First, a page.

Before Joseph Bloomfield, Esq. Governor, and Ordinary or Surrogate General. - at Trenton, in said State, the said appeal, on the said will, came on to be heard & debated, on Tuesday the thirteenth day of April, in the Year of our Lord, Eighteen hundred & two, & continued to be heard & debated, from the said Tuesday to Friday, the sixteenth day of the same month & year in the presence of Richard Stockton, William Griffith, and Joseph McIlvaine, Advocates for said Foster, the appellant - and Joseph Read, Aaron D. Woodruff & Lucius Horatio Stockton Advocates for the said Joshua Kekalah & others [opposed].

From the testimony taken before the said Orphans Court & now before the Prerogative Court, the Ordinary is of Opinion:

That the said Charles Moolis, the Testator, in the said will named, was always esteemed of sufficient capacity to take care of his own Person, & had the management of his own property: - that he made contracts without the advice & sometimes [like] other Indians, with the advice of his white neighbours; & often exercised his own opinion in preference of their Judgment - indeed there are no facts proven, which authorize the Ordinary to say that the said Mooliss was incapable of imbecility of mind or otherwise to make a will previous to the ninth day of September, seventeen hundred and ninety-seven.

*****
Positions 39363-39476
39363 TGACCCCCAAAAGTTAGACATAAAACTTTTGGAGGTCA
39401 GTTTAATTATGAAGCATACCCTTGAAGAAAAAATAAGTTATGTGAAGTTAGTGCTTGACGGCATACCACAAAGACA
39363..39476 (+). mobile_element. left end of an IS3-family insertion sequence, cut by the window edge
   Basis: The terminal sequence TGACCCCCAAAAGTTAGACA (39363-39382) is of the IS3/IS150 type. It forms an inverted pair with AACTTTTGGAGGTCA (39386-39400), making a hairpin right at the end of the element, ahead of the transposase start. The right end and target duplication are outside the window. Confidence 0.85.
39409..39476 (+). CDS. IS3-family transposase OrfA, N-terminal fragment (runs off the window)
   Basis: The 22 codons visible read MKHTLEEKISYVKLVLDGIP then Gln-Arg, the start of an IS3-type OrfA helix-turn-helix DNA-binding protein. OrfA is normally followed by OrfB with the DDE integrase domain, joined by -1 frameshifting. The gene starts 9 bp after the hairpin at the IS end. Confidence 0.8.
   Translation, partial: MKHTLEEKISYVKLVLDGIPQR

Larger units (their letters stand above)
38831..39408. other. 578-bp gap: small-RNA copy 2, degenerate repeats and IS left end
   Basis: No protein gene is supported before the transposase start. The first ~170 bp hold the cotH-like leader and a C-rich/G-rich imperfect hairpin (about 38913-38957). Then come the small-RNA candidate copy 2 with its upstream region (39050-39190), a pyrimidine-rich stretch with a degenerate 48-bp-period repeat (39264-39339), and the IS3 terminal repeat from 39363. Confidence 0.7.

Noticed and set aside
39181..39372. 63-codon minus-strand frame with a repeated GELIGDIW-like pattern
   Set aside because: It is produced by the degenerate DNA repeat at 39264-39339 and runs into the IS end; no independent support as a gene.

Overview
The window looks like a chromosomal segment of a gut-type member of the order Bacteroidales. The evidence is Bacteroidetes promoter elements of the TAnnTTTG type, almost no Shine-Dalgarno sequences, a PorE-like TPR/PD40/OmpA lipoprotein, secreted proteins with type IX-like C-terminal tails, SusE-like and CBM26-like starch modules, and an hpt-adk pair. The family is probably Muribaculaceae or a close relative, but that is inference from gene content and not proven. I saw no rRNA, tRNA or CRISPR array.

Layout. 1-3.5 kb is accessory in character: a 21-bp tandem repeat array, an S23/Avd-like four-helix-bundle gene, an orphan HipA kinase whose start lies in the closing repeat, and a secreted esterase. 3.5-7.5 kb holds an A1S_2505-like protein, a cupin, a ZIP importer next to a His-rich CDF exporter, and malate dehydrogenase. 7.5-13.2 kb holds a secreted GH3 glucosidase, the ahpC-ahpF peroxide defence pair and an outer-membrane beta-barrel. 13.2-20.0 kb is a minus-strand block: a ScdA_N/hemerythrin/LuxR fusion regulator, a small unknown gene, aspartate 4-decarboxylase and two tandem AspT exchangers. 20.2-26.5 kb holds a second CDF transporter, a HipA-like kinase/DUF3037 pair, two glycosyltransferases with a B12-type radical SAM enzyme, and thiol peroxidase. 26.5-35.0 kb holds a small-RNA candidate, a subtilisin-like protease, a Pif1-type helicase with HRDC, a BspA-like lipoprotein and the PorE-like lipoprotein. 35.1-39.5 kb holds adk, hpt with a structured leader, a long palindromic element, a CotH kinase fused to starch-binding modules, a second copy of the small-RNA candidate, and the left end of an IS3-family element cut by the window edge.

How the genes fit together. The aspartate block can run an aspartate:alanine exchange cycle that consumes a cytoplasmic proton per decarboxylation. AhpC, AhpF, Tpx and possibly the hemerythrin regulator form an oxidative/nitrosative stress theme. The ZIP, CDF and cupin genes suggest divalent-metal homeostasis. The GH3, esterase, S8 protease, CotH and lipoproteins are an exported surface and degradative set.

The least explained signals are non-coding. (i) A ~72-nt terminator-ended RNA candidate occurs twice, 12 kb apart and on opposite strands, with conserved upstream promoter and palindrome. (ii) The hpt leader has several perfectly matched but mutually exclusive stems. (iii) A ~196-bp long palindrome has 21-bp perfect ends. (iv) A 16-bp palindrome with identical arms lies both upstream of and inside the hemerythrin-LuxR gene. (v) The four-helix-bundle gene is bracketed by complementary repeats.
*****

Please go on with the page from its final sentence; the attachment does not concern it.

That from the testimony of the Instrumental Wittnesses supported by the weight of Evidence taken before the Orphans court the Ordinary is of the opinion that the said Mooliss was of legal capacity & was of disposing mind & memory on the day & at the time of the execution of the will in question.